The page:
Since 2011
ISSN 2222-5064
Subscription index 64544

Editorial Ethics

Editorial Ethics

The ethical code, and the publication policy of the "Humanities and Science University Journal" are based on traditional ethical principles of the Russian scientific periodicals and are built in terms of ethical norms of editors and publishers work stated in Code of Conduct and Best Practice Guidelines for Journal Editors and Code of Conduct for Journal Publishers, developed by the Committee on Publication Ethics (COPE).

Duties of Editors

Review of Manuscripts

The papers submitted to the journal should contain new nontrivial scientific results which haven’t been published earlier. The author is responsible for the content of the article. The editorial board is entitled to withdraw a published article, if there is an evidence of the fact that within publication the rights and general accepted rules of scientific ethics are infringed. The editorial board should inform the author of withdrawal.

Editors make the decision on publication being guided by the journal policy, taking into account current legislation in the field of copyright. In the event of acceptance for publication, the paper will be available in open access mode; all copyright rights are reserved by the authors.

The decision on acceptance of the article for publication is made by the editorial board on the basis of the expert review of the same or related field of study.

Each paper is reviewed according to double-blind peer review; experts have all opportunities to express criticism concerning the level and clarity of the submitted content, its compliance with the profile of the journal, novelty and reliability of results. Publication ethics provides fair and objective reviewing process free of business interest and market needs. The manuscripts are evaluated for their intellectual content without regard to race, gender, sexual orientation, religious belief, ethnic origin, citizenship, or political philosophy of the authors.

Recommendations of reviewers form the basis for a final decision on publication of articles.


The editor and the editorial staff mustn’t disclose any information about a submitted manuscript to anyone, except the corresponding authors, reviewers, other editorial advisers, and the publisher, if necessary.

Unpublished materials disclosed in a submitted manuscript must not be used in an editor’s own research without the express written consent of the author.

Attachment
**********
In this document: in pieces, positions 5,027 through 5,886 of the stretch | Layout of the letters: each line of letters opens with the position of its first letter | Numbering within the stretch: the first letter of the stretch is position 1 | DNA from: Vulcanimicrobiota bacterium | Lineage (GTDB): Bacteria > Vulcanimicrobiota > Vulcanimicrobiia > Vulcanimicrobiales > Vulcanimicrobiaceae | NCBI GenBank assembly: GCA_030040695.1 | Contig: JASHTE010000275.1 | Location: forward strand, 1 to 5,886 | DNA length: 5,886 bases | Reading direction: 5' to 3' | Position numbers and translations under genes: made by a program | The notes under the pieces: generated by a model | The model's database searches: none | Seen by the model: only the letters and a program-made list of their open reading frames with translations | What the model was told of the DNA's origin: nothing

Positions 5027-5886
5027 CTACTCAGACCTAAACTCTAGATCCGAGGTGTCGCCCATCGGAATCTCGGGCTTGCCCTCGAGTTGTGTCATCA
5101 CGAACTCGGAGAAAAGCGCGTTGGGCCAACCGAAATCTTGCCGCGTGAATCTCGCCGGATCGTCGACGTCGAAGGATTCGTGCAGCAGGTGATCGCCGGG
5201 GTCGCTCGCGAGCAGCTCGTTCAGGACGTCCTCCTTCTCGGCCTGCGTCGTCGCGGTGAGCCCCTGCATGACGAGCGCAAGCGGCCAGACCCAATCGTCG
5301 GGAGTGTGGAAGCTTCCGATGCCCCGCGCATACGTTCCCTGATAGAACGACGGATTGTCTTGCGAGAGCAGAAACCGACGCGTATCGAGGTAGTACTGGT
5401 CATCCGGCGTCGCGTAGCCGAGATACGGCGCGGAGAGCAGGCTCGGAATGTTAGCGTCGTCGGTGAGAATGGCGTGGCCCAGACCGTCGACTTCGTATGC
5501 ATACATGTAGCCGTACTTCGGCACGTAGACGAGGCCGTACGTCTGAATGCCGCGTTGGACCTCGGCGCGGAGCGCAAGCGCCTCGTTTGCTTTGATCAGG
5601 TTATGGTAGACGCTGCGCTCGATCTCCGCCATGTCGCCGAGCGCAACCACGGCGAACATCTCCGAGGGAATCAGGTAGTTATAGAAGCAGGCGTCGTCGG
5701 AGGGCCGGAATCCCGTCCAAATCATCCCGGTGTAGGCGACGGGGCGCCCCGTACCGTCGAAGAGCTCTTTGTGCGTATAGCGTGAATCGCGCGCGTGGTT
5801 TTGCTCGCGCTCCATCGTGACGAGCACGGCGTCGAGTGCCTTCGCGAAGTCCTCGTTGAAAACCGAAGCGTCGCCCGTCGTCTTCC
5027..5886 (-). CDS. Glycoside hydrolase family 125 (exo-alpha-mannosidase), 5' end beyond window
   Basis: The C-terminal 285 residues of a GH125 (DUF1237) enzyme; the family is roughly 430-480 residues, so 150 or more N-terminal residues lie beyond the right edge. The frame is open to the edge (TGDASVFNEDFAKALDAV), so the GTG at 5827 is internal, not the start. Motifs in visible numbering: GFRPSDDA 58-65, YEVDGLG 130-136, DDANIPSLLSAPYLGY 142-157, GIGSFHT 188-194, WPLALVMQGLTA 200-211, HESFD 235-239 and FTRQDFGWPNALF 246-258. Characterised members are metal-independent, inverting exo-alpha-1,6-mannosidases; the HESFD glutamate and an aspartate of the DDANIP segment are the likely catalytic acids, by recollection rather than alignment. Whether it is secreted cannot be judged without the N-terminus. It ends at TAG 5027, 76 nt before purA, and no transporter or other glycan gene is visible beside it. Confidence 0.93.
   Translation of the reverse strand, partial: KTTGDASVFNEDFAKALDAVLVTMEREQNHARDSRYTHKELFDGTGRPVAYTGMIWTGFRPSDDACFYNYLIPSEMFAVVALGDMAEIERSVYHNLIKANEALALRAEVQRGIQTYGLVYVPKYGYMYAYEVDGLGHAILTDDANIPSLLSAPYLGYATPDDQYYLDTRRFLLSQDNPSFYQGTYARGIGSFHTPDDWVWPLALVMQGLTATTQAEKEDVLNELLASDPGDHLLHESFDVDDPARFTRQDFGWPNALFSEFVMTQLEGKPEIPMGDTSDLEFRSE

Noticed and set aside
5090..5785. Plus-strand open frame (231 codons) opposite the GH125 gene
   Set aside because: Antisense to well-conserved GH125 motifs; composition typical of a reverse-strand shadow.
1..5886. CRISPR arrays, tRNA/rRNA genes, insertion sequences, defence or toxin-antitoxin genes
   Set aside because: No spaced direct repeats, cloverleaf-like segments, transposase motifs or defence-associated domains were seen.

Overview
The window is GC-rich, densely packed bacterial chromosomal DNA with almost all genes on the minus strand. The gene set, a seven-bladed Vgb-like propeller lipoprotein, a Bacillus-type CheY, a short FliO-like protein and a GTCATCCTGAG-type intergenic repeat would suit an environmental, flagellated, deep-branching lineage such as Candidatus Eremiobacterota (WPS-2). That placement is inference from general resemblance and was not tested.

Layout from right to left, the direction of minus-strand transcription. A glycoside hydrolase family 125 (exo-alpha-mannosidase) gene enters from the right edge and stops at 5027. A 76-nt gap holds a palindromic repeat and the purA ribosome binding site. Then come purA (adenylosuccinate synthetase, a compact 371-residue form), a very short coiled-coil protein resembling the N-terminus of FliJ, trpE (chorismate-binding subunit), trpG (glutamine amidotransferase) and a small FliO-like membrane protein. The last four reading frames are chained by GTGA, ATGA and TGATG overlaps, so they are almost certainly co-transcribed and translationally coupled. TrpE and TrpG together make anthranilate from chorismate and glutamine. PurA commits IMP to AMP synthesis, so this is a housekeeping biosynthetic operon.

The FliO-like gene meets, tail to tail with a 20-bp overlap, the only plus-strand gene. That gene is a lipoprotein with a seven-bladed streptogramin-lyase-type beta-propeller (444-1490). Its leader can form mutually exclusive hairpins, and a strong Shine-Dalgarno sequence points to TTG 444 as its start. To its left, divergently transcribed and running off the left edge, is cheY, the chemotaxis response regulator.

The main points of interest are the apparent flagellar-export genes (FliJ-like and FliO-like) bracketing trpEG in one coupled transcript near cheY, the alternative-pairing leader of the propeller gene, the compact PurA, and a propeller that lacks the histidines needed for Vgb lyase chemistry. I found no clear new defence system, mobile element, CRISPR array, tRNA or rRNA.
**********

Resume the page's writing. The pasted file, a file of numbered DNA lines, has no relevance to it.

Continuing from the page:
Conflicts of Interest and Settlement of Ethical Conflicts

Editors should ask another member of the editorial board from considering manuscripts in which they have conflicts of interest resulting from competitive, collaborative, or other relationships or connections with any of the authors, companies, or institutions connected to the papers.

Editors should require all contributors to disclose relevant competing interests and publish corrections if competing interests are revealed after publication.

Duties of Reviewers

Contribution to Editorial Decisions

Peer review assists the editor in making editorial decisions; through the editorial communications with the author it may also assist the author in improving the paper.


Any selected referee who feels unqualified to review the research reported in a manuscript or knows that its prompt review will be impossible should notify the editor and excuse himself from the review process.


Any manuscripts received for review must be treated as confidential documents. They must not be shown to or discussed with others except as authorized by the editor

Standards of Objectivity

Reviews should be conducted objectively. Personal criticism of the author is inappropriate. Referees should express their views clearly with supporting arguments.

Acknowledgement of Sources

Reviewers should identify relevant published work that has not been cited by the authors. Any statement that an observation, derivation, or argument had been previously reported should be accompanied by the relevant citation. A reviewer should also call to the editor’s attention any substantial similarity or overlap between the manuscript under consideration and any other published paper of which they have personal knowledge.